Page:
China spearheads the Belt and Road Initiative, which will build out infrastructure throughout Eurasia. The project, and the alliances China is building, have a military component. From Lawrence Sellin at dailycaller.com:
In a January 10, 2018 Daily Caller article titled “China May Have Just Brokered An Iran-Pakistan Accommodation,” I outlined the extensive diplomatic and military initiatives underway in the past year to foster reconciliation between Iran and Pakistan, orchestrated behind the scenes by China.
That strategy supports the Belt and Road Initiative (BRI), China’s blueprint for global hegemony. It is a development plan, a program of infrastructure projects and a network of commercial agreements designed to link the world directly to the Chinese economy through inter-connected land-based and maritime routes.
As French Asia expert, Nadége Rolland noted, BRI is soft power projection with an underlying hard power component, a comprehensive China-centered economic, financial and geopolitical web with far-reaching, cascading consequences affecting American national interests. It is not just resource acquisition or utilization of China’s industrial over-capacity, but projects specifically designed to ensure economic and, in parallel, military dominance.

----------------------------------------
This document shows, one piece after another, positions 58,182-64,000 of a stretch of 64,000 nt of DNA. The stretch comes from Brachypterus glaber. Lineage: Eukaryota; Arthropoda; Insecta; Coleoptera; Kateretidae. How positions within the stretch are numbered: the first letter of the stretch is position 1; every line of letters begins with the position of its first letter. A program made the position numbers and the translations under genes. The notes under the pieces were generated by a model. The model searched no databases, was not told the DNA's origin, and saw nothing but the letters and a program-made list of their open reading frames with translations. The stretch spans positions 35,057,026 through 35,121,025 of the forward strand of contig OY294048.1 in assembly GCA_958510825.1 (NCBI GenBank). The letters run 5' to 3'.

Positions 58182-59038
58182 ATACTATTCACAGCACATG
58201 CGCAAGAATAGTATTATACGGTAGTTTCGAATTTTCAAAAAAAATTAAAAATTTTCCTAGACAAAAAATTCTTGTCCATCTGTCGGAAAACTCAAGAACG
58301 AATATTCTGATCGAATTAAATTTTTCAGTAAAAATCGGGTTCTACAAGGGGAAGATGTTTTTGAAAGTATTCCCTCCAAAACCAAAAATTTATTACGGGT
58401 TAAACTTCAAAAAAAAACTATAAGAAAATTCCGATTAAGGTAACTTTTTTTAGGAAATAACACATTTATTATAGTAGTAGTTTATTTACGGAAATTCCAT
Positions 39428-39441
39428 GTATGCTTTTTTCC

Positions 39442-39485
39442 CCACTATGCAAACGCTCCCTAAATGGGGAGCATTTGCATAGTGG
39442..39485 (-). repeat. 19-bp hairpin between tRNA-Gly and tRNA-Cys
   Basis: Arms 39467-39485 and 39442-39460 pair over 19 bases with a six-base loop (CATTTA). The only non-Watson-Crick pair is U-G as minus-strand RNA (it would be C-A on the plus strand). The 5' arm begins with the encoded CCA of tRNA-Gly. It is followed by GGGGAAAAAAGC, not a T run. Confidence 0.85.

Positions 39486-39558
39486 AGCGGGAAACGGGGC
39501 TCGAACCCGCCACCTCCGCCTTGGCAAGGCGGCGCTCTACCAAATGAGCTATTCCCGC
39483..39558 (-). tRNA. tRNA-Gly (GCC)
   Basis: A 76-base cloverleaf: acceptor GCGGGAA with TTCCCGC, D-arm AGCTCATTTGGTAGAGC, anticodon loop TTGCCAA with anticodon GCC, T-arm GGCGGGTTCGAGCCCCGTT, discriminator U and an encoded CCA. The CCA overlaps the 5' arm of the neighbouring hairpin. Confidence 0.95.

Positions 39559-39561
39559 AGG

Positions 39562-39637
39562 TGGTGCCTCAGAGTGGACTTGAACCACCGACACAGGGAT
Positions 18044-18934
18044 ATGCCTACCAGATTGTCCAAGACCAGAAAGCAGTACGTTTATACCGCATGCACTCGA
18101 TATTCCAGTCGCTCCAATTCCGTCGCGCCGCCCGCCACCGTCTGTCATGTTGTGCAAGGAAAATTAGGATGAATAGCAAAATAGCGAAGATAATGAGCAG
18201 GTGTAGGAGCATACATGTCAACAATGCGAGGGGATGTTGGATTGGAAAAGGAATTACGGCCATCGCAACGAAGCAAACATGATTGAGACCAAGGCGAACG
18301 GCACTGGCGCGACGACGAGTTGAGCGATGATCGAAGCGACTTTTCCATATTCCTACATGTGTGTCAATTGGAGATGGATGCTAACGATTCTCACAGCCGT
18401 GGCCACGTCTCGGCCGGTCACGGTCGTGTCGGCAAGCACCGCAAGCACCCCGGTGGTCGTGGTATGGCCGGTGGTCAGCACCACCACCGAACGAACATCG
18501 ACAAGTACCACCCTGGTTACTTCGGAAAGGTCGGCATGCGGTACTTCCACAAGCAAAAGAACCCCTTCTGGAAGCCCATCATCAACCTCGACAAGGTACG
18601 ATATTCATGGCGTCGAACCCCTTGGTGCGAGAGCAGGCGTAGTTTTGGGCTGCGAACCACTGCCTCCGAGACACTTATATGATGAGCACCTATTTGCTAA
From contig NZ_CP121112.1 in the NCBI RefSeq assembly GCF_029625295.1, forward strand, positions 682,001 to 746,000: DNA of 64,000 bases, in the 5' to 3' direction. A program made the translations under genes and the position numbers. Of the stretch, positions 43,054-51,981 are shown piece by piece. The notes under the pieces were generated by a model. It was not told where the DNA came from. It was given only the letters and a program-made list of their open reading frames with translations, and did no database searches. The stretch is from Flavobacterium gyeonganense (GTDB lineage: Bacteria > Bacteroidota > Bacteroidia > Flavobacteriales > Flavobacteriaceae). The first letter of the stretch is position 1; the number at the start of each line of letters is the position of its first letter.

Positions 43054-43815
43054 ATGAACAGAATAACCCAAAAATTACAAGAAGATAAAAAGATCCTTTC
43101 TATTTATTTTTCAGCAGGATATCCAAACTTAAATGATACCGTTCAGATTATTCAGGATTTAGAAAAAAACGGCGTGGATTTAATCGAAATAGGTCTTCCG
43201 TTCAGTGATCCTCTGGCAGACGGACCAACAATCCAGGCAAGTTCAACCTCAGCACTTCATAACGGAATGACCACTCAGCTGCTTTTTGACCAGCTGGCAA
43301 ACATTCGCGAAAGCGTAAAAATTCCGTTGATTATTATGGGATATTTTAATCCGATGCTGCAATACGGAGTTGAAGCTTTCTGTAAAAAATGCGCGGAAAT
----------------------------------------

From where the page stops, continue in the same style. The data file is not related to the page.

As China expands commercially, the Chinese military, in particular its navy, will advance concomitantly to protect China’s growing economic empire, as did the British in an earlier era. Chinese intent is to gain access to a number of harbors and airports to create a chain of mutually-supporting military facilities.
In June 2017, Iranian warships joined a Chinese naval flotilla conducting exercises in the Persian Gulf. The Chinese ships also made an official visit to the Iranian port city of Bandar Abbas after having earlier docked in Karachi, Pakistan. One Chinese military affairs expert, speaking at the time, said China was poised to increase its military presence in the Middle East to support BRI and would involve itself more in the affairs of the region.
Chinese efforts towards Iran-Pakistan cooperation have also borne fruit. In recent months, there has been a flurry of agreements in trade, defense, weapons development, counter-terrorism, banking, train service, parliamentary cooperation and — most recently — art and literature.